Cold water doesn't deter Superior's avid surfers

By Molly Brown

Surfing in Duluth may seem like an oxymoron, but for a group of avid followers, the frigid waters of Lake Superior are as good as it gets for action sports.

"Early fall is the best time to go out while it's still warm. I suppose 50 degrees doesn't seem warm, but compared to 30 degrees it sure does," said Randy Carlson, Surfing and Stand-up Paddle Boarding instructor for the Recreation Sports and Outdoor Programs at the University of Minnesota Duluth (UMD).

Carlson is no rookie to action sports. He has been coordinating whitewater instruction at UMD for 20 years.

"An extension of that is chasing down the surf waves on Lake Superior," he said. Carlson leads a group of about a dozen students in learning the basics, as well as more advanced surfing techniques. Pool training, balance drills, and core-strength workouts at the Sports and Health Center offer the fundamental skills needed for zipping up the wetsuit and hitting the waves with confidence.

So, how does one become involved is such an exciting endeavor?

"Joining our surf membership is all you need to do," Carlson said. Carlson also leads annual trips to Southern California for students who want to try warm water surfing.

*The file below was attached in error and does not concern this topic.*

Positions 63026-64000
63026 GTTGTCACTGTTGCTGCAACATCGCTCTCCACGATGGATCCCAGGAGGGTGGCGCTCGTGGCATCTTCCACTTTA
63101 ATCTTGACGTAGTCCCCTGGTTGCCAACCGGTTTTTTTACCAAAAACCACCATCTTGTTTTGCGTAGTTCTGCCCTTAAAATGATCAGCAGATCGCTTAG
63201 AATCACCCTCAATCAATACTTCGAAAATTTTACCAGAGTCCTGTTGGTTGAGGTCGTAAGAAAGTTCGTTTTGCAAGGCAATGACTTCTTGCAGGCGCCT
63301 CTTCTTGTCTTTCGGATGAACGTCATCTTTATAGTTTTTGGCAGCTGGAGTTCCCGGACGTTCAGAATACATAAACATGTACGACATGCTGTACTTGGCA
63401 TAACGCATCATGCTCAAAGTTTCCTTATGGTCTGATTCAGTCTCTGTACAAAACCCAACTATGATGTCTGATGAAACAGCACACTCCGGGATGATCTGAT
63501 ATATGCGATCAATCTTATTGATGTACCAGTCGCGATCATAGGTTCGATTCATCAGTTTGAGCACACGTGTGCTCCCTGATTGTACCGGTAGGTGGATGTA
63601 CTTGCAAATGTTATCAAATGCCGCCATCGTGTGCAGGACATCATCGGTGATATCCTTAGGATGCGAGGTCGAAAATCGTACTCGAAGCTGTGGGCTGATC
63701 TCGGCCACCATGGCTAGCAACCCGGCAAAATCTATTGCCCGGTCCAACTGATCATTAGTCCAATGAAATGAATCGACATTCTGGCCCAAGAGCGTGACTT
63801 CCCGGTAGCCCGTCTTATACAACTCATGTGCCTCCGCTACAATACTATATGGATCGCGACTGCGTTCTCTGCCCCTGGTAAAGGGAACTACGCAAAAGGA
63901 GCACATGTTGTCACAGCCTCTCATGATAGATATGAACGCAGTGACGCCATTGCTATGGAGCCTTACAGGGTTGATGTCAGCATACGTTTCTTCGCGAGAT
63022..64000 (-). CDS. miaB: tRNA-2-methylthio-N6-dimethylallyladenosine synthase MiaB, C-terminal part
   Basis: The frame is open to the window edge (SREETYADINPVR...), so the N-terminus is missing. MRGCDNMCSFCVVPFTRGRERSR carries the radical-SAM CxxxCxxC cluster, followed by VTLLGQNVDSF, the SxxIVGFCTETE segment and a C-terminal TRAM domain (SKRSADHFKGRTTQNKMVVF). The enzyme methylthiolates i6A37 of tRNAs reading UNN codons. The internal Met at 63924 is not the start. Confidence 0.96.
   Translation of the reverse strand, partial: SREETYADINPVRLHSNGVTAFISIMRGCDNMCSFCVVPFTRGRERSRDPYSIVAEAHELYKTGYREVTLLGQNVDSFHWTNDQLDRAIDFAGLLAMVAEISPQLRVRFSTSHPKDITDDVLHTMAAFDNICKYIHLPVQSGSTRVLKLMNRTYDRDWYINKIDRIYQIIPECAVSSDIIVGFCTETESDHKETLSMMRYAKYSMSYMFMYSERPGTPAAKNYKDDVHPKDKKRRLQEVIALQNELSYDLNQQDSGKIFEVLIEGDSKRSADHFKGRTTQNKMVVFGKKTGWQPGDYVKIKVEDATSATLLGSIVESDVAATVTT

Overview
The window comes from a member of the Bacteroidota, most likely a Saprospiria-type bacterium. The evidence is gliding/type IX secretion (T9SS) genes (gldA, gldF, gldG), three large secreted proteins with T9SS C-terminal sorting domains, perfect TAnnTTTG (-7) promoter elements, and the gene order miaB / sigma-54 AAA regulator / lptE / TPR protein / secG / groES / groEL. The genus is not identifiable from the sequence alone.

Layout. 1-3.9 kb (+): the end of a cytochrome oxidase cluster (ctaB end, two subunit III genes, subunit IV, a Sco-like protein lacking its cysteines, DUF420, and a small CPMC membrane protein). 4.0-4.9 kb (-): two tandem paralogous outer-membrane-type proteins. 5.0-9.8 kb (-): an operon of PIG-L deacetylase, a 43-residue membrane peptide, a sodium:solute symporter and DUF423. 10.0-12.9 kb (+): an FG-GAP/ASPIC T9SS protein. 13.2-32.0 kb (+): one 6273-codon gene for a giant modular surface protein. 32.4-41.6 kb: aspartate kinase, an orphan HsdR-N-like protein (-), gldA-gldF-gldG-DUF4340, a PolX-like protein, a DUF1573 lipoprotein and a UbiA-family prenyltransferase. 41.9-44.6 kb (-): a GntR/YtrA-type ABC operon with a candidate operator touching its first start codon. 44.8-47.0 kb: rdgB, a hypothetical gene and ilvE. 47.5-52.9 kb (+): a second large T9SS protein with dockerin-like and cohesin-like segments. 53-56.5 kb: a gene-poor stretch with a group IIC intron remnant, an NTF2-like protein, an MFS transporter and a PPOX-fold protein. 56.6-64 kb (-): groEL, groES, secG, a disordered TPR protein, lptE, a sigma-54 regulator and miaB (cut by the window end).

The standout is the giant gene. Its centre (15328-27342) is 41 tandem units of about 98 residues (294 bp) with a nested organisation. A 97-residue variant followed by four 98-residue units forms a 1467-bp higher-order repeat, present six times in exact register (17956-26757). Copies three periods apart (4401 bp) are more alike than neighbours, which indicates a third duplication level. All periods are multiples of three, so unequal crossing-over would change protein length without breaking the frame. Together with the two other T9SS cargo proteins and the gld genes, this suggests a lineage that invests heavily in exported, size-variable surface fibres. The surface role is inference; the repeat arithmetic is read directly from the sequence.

"It's great to surf when it's sunny and for seven days in a row, whereas here in Duluth we have to chase the storms to find the right conditions,” Carlson said.Jennifer Busman, a UMD senior, was one of the participants of this travel experience.

"It was amazing. It's such an adrenaline rush being out on the water. You just feel like you are part of the environment," Busman said.Busman started informally teaching kayaking in the RSOP at UMD her sophomore year.

"I loved it so much I became certified to teach it this past summer," she said. Lester River, Park Point, and Island Lake are hot spots for local surfing. Once the dedicated group of surfers are ready, Lake Superior is where most practice standing up on a surf or paddle board, following the wake of a ski boat.

When the snow starts to fly, many surfers transition to snow kiting.

A kite on the snow-covered lake pulls a snowboard or alpine skis.

"This is a related action sport. Some really have the adventurous spirit to pull off both sports," Carlson said. "Once the surf bites you, you are in it for the long haul."

He anticipates even more interest in the coming year for curious thrill-seekers looking for a challenging, but fun workout.

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